There are several dangerous health hazards connected with near drowning. Healthline noted that a near-drowning victim may be unconscious or unresponsive and have cold or bluish skin, chest pain and abdominal swelling at the time of incident. Near-drowning victims may also have symptoms like cough, lack of or shortness of breath and vomiting.
After a victim is rescued from the water, health complications from the incident can occur, including:
● Acute respiratory distress syndrome.
● Brain damage.
● Imbalances in the body, including chemical and fluid.
● Permanent vegetative state.
Drowning prevention: Educating the right audience
Overall efforts to prevent drowning or near-drowning begin with awareness. The public should be made aware of the rising threat, the most effected demographic and the most dangerous places.
It’s important for public health professionals to ensure that information about water safety best practices reaches the right audience. Education surrounding drowning prevention should encompass several groups, including local parents, lifeguards and those in charge of public pools.
Best practices for lifeguards
As continual supervision is one of the main cornerstones of drowning prevention, lifeguards represent an important part of these efforts. They have to constantly stay alert, provide warnings to the public accordingly, and know the facility capabilities and procedurals.
All lifeguards, employed by public or private pools and beaches, should receive adequate training to ensure that they can identify a person struggling in the water, and can provide a certain level of care in the event of a near-drowning until emergency personnel arrive. All lifeguards should be CPR certified, and should understand how to properly use life rings, floats and other available emergency equipment.
Best practices for parents
Public health professionals should also look to educate parents and guardians, particularly within states like Arizona with higher-than-usual drowning rates.
Even in public locations with a lifeguard present, parents should always supervise their children. In addition, the American Red Cross recommends that guardians instill the buddy-system practice with their children, and underscore the importance of never swimming unattended or alone in any body of water.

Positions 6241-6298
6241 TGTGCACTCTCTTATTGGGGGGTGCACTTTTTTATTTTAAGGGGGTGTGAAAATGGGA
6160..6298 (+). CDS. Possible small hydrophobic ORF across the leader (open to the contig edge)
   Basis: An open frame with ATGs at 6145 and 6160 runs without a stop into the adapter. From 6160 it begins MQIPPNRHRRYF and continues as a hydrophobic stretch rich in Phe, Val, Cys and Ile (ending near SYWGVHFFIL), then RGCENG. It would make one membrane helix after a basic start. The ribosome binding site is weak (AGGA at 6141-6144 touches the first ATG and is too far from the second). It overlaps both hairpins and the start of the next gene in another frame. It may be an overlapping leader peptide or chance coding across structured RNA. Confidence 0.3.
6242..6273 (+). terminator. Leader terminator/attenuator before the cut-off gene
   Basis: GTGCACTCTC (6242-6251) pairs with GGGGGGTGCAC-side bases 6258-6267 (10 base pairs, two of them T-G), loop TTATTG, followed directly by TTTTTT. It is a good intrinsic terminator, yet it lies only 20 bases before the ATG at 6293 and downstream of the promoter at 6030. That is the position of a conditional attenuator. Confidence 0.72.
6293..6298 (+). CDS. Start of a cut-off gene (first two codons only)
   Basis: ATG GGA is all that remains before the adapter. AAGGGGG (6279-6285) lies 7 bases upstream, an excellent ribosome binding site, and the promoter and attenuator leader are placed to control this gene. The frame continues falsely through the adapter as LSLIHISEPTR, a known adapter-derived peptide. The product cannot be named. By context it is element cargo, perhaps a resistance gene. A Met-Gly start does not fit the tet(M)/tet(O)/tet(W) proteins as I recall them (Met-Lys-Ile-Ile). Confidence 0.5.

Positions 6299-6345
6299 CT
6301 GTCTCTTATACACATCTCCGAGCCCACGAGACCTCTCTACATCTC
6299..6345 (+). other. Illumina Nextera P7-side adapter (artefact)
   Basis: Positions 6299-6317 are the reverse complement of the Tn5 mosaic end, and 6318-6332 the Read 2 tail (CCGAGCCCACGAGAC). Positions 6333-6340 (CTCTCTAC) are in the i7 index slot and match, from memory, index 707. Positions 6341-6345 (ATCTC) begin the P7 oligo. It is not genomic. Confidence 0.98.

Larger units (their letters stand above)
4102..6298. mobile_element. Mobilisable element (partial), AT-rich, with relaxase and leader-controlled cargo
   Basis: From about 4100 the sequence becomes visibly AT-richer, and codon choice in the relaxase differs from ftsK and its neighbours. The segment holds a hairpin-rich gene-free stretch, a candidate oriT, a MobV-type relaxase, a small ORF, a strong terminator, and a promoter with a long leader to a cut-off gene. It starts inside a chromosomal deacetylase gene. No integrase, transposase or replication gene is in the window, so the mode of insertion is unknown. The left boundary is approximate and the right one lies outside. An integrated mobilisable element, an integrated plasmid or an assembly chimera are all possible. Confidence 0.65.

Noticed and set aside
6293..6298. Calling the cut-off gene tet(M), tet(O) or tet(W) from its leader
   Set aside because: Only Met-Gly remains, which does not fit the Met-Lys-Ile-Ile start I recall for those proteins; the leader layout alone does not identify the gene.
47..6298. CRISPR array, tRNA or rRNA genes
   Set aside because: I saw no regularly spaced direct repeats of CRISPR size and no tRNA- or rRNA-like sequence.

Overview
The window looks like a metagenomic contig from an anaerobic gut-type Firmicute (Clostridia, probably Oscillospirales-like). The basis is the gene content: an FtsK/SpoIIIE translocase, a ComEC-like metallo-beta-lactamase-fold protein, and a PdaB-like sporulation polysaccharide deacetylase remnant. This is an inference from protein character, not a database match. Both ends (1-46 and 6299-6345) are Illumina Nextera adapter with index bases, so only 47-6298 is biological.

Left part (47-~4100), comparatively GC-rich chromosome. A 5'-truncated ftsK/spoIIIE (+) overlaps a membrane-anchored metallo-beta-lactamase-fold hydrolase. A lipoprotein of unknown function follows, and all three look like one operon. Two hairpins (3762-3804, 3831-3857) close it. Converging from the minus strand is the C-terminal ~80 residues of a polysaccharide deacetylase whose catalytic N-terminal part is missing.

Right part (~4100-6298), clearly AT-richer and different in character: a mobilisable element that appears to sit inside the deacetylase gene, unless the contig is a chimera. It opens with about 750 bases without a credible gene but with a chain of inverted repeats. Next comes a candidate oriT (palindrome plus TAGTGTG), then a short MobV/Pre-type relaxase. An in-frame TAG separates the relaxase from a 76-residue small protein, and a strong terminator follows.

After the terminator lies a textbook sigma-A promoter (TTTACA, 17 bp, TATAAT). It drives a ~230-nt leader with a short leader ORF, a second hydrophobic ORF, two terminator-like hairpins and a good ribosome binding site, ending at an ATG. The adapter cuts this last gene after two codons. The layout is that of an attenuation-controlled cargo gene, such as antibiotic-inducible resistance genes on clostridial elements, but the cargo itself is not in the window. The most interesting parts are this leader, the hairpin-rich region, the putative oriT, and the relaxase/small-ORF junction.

“Actively supervise kids whenever around the water – even if lifeguards are present,” the American Red Cross noted. “Do not just drop your kids off at the public pool or leave them at the beach – designate a responsible adult to supervise. Always stay within arm’s reach of young children and avoid distractions when supervising children around the water.”
Finally, and perhaps most importantly, parents should ensure that their children learn to swim and have the proper water-safety skills. Many public pools offer swim lesson programs, allowing parents to find a nearby class that suits their child or children’s needs.
“Drowning is 100 percent preventable, so if we can be more aware of the risks we face we can certainly prevent it,” noted Lori Schmidt, Drowning Prevention Coalition of Arizona president.
How public health professionals can make a difference
When it comes to public health professionals’ role in drowning prevention, there are several things those in this sector can do to help their community:
● Organizing community events: Hosting gatherings in the community to place a spotlight on drowning prevention and water safety at public pools is an important step for awareness. What’s more, an event like that can be successful for bringing together parents and children in a friendly and secure environment.
● Partnering with local and national agencies: There are also several local and global organizations that can assist health professionals with their drowning prevention efforts. Groups like the American Red Cross, the Centers for Disease Control and Prevention and the National Drowning Prevention Alliance have information and resources that health professionals can integrate into their education and training activities. Partnering with local community organizations like the Drowning Prevention Coalition of Arizona can also help support the success of professionals’ efforts.
● Publicizing information about water safety training and swim lessons: Alongside raising awareness about the threat of drowning, public health professionals should also circulate information about the kinds of training and lesson programs the community offers.
Through these types of efforts, public health professionals can work to reduce the threat of drowning and near-drowning health risks within their community. Before these can take place, however, the proper education to support such a role is needed.
A Master of Public Health from the University of Arizona Mel & Enid Zuckerman College of Public Health can put you on the career path to improve the health and safety of your community.